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How do I find the following sum? $\sum_{k=0}^n(-1)^k{2n\choose2k}$

Tried to simplify it somehow but got nothing less complicated.

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  • $\begingroup$ Maybe the binomial theorem, $(x+y)^n=\sum_{k=0}^n{n\choose k}x^{n-k}y^k$, could help. Maybe with $2n$ instead of $n$, and $x=1$ and $y=-1$ ? Then see if you can manipulate it into what you actually want. $\endgroup$ – Pixel Oct 27 '16 at 14:56
  • $\begingroup$ Look closely at $(1+i)^{2n}$ and $(1-i)^{2n}$. $\endgroup$ – Daniel Fischer Oct 27 '16 at 14:56
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Hint:

\begin{align} \sum\limits_{k=0}^{n} {{2n}\choose{2k}} (-1)^k &= \text{ even terms of } \sum\limits_{k=0}^{2n} {{2n}\choose{k}} i^k \\ &= \text{ real part of } \sum\limits_{k=0}^{2n} {{2n}\choose{k}} i^k \\ &= \text{ real part of } (1+i)^{2n} \end{align}

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Hint. One may observe that, by the binomial theorem, $$ \begin{align} \sum_{k=0}^n(-1)^k{2n\choose2k}&=\sum_{k=0}^n {2n\choose2k}i^{2k} \\\\&=\sum_{k=0}^{2n} {2n\choose2k}i^{2k} \\\\&=\sum_{p=0}^{2n} {2n\choose p}\frac{i^{p}+(-i)^p}2 \\\\&=\dfrac{(1+i)^{2n}+(1-i)^{2n}}{2} \\\\&=(2i)^{n}\frac{1+(-1)^n}2. \end{align} $$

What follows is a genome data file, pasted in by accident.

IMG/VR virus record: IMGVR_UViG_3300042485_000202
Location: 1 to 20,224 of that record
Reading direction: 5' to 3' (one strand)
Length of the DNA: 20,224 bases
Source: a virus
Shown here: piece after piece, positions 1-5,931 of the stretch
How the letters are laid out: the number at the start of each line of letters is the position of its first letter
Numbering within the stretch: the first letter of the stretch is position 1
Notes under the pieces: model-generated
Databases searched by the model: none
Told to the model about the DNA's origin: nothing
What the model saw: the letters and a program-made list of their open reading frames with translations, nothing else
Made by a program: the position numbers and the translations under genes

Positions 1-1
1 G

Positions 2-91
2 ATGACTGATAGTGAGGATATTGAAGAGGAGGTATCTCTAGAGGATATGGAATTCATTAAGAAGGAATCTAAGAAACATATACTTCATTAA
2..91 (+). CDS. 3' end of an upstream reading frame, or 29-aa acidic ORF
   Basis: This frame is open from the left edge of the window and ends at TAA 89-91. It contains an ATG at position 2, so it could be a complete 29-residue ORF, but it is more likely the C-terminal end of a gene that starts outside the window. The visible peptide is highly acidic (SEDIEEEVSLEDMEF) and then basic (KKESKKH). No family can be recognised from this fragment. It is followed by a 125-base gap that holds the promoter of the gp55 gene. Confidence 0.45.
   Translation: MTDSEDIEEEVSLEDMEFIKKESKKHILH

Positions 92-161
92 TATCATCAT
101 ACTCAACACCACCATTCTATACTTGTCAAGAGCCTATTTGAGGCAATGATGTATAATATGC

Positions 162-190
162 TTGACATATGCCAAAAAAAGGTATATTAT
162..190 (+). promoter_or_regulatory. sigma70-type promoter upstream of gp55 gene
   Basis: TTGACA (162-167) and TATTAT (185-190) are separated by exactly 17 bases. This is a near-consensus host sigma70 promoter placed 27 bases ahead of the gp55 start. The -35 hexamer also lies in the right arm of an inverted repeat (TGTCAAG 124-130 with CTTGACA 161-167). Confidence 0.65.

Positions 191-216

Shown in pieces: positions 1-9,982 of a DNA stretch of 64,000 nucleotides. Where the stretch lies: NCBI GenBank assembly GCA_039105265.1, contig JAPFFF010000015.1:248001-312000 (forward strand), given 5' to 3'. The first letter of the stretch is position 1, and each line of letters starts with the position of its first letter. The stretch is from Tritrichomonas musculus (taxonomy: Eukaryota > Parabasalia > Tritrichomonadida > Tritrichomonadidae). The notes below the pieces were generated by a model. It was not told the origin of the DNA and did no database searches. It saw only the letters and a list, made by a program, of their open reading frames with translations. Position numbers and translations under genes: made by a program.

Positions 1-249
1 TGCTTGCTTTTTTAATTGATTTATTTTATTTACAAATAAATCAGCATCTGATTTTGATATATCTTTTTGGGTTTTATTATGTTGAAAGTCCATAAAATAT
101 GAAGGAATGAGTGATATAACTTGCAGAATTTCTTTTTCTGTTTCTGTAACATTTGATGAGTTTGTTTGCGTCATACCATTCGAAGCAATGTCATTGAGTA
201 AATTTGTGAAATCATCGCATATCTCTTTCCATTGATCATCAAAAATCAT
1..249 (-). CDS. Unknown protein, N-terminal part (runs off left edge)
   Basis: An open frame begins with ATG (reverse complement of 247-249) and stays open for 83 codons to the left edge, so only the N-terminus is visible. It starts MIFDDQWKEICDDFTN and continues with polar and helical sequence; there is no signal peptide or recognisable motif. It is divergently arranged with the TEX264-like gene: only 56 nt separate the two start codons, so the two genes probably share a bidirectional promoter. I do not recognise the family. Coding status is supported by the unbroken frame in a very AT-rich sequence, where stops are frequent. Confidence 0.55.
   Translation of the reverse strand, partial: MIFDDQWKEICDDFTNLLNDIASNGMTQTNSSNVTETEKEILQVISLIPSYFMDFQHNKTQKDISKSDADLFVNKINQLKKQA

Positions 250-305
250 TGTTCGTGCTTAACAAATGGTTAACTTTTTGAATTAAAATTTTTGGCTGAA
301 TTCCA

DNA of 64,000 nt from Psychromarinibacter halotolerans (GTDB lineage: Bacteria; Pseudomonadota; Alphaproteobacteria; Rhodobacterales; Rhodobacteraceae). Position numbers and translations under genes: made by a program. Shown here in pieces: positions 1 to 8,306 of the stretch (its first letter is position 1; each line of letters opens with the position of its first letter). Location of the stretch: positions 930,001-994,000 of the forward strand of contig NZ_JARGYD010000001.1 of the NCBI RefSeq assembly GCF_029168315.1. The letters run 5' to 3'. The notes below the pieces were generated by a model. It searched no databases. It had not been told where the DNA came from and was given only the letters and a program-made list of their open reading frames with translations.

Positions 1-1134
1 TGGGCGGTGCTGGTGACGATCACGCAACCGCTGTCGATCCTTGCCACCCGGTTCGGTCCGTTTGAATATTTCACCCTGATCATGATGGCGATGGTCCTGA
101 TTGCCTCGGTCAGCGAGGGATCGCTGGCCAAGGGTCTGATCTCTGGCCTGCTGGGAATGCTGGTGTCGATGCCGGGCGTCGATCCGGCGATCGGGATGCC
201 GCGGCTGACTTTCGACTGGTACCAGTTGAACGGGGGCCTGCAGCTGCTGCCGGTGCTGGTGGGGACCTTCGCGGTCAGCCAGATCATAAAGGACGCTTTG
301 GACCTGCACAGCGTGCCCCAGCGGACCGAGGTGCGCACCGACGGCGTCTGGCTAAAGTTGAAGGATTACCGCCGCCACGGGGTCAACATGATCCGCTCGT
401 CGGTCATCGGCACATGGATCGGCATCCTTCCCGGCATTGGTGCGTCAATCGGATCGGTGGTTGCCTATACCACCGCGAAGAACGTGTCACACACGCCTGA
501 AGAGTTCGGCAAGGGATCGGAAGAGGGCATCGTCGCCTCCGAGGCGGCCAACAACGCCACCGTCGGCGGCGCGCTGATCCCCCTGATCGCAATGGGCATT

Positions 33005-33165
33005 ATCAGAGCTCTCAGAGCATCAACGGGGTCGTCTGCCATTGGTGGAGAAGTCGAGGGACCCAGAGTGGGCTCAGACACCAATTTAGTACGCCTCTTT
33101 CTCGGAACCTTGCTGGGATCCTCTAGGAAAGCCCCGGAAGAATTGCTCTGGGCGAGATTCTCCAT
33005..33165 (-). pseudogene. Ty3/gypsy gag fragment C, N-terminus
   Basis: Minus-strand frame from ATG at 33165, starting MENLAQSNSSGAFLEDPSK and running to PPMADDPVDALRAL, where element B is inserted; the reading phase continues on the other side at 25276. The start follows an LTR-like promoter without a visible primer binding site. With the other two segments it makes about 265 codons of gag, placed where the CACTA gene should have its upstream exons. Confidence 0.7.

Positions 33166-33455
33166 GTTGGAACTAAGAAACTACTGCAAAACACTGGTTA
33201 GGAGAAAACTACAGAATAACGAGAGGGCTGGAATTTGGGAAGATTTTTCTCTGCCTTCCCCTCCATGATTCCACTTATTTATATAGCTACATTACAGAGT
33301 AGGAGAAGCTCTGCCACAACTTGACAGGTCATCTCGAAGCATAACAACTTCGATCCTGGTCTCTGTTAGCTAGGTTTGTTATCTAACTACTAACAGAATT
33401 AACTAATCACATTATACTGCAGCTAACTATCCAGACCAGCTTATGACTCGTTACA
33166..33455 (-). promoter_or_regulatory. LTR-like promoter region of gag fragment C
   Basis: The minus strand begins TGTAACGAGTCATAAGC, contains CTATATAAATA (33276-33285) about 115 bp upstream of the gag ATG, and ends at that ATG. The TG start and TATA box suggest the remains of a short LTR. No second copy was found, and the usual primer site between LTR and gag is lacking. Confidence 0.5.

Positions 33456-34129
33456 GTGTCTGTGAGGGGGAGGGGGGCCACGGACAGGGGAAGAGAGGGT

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  • $\begingroup$ Why is your last line not $\dfrac{(1+i)^{2n}+(1-i)^{2n}}{2}$? $\endgroup$ – Henry Oct 27 '16 at 15:03
  • $\begingroup$ @Henry Because $(1+i)^{2n}=\big(\sqrt{2}e^{i\pi/4}\big)^{2n}=(2i)^n$. $\endgroup$ – Olivier Oloa Oct 27 '16 at 15:27
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    $\begingroup$ OK. So you are saying the sum is $2^n$ when $n$ is a multiple of $4$, it is $-2^n$ when $n $ is even but not a multiple of $4$, and is $0$ when $n$ is odd. That works for me. $\endgroup$ – Henry Oct 27 '16 at 15:39

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